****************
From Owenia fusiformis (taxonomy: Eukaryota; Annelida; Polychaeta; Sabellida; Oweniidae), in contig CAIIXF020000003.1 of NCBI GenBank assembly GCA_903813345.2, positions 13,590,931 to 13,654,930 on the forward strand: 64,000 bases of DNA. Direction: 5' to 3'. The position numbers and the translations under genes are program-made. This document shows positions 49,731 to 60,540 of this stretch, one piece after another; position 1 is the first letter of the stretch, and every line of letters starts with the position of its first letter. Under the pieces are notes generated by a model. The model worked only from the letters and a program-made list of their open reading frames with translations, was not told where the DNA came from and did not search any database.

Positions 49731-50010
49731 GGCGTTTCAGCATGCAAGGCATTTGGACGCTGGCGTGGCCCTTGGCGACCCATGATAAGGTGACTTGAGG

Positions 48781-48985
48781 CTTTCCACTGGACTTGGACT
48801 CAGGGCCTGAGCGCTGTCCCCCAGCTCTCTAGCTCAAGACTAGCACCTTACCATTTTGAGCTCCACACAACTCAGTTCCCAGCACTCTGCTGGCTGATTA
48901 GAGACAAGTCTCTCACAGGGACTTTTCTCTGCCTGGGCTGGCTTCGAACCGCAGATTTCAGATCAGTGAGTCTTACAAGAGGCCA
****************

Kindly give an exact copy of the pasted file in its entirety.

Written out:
From Owenia fusiformis (taxonomy: Eukaryota; Annelida; Polychaeta; Sabellida; Oweniidae), in contig CAIIXF020000003.1 of NCBI GenBank assembly GCA_903813345.2, positions 13,590,931 to 13,654,930 on the forward strand: 64,000 bases of DNA. Direction: 5' to 3'. The position numbers and the translations under genes are program-made. This document shows positions 49,731 to 60,540 of this stretch, one piece after another; position 1 is the first letter of the stretch, and every line of letters starts with the position of its first letter. Under the pieces are notes generated by a model. The model worked only from the letters and a program-made list of their open reading frames with translations, was not told where the DNA came from and did not search any database.

Positions 49731-50010
49731 GGCGTTTCAGCATGCAAGGCATTTGGACGCTGGCGTGGCCCTTGGCGACCCATGATAAGGTGACTTGAGG

Positions 48781-48985
48781 CTTTCCACTGGACTTGGACT
48801 CAGGGCCTGAGCGCTGTCCCCCAGCTCTCTAGCTCAAGACTAGCACCTTACCATTTTGAGCTCCACACAACTCAGTTCCCAGCACTCTGCTGGCTGATTA
48901 GAGACAAGTCTCTCACAGGGACTTTTCTCTGCCTGGGCTGGCTTCGAACCGCAGATTTCAGATCAGTGAGTCTTACAAGAGGCCA